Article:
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It's an odd move, considering Adobe's CTO once fought Steve Jobs over the use of Flash on iOS devices

In a twist of irony, Adobe's chief technology officer has accepted a hiring opportunity from Apple despite the two companies' history.

Adobe CTO Kevin Lynch is leaving the company to join Apple on March 22, 2013. He will become the vice president of Technology, and will report to Senior Vice President of Technology Bob Mansfield.

Lynch joined Adobe in 2005 when the company acquired Macromedia, where he was a key part of the development of web publishing software Dreamweaver. Lynch was also responsible for moving Adobe toward subscription-based services like Creative Cloud software.

It's possible that Lynch could help Apple create more cloud-based services, hence the hiring. Also, some have speculated that Lynch may one day replace Mansfield, since Mansfield announced his retirement in June 2012 (yet later decided to stay to work on more projects).


Lynch's decision to join Apple is surprising, considering the past Adobe and Apple share. Back in early 2010, former Apple CEO Steve Jobs said Adobe's Flash often crashed on Mac computers -- hence, it would be banned from the iPhone and iPad.

Jobs took many stabs at Flash, reportedly calling it a "CPU hog" and a source of "security holes." He even said that Apple doesn't "spend a lot of energy on old technology," referring to Flash.

Lynch responded to Jobs' jabs at that time, saying that Adobe is part of the evolution of HTML and that users should be able to choose which content and applications they view on their devices -- while directly calling out Apple for withholding that choice.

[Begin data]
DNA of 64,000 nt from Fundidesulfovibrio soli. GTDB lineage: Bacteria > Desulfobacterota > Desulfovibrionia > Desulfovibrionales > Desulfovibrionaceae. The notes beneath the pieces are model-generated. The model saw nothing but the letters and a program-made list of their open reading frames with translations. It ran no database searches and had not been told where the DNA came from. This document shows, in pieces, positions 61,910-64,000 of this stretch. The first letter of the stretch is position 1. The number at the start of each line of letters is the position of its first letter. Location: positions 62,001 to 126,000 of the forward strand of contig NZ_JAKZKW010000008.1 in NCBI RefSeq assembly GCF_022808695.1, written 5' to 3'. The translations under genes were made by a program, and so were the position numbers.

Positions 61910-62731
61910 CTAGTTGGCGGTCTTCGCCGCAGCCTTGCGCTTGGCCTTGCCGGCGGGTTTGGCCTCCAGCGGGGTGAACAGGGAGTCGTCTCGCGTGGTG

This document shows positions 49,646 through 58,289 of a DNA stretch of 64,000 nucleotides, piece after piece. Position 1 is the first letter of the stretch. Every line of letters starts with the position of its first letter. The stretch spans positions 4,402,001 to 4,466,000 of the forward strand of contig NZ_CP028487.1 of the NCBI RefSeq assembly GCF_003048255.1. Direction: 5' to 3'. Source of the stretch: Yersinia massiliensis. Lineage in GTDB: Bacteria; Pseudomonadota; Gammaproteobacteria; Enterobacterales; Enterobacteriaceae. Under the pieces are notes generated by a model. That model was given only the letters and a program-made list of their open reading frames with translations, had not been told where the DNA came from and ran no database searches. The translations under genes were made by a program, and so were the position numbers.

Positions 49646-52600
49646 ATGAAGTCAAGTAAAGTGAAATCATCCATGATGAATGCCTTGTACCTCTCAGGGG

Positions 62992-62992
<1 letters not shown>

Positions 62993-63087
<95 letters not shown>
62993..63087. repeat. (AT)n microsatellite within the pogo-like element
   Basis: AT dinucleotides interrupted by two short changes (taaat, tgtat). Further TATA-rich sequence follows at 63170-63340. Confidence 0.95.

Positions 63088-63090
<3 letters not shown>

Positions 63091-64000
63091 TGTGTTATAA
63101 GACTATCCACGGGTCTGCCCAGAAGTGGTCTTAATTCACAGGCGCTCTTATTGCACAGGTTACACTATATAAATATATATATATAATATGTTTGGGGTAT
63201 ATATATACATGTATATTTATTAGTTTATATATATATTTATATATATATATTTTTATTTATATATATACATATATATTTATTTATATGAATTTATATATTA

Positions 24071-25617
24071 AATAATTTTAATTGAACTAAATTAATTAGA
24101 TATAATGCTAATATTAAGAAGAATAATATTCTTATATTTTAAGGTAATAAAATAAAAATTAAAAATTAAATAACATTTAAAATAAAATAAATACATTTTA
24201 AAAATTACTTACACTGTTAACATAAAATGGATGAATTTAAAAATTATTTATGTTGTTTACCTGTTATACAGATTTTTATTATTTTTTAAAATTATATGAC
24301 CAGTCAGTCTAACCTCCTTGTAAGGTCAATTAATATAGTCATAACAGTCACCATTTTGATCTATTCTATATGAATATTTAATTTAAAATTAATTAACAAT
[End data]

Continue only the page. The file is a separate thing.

"Some have been surprised at the lack of inclusion of Flash Player on a recent magical device," said Lynch in a blog post in 2010. "We are now on the verge of delivering Flash Player 10.1 for smartphones with all but one of the top manufacturers. This includes Google’s Android, RIM’s Blackberry, Nokia, Palm Pre and many others across form factors including not only smartphones but also tablets, netbooks, and internet-connected TVs. Flash in the browser provides a competitive advantage to these devices because it will enable their customers to browse the whole Web.

"So, what about Flash running on Apple devices? We have shown that Flash technology is starting to work on these devices today by enabling standalone applications for the iPhone to be built on Flash. In fact, some of these apps are already available in the Apple App Store such as FickleBlox and Chroma Circuit. This same solution will work on the iPad as well. We are ready to enable Flash in the browser on these devices if and when Apple chooses to allow that for its users, but to date we have not had the required cooperation from Apple to make this happen."

Apple later won this argument when it announced its Flash Media Server 4.5 in late 2011. This version automatically repackaged content for Apple's iPhone and iPad, but ditched Flash support and instead used HTTP Dynamic Streaming or HTTP Live Streaming -- meaning that Flash content would playback on iOS devices without draining the battery or any other hiccups that Jobs complained about.

Sources: GigaOM, Bloomberg





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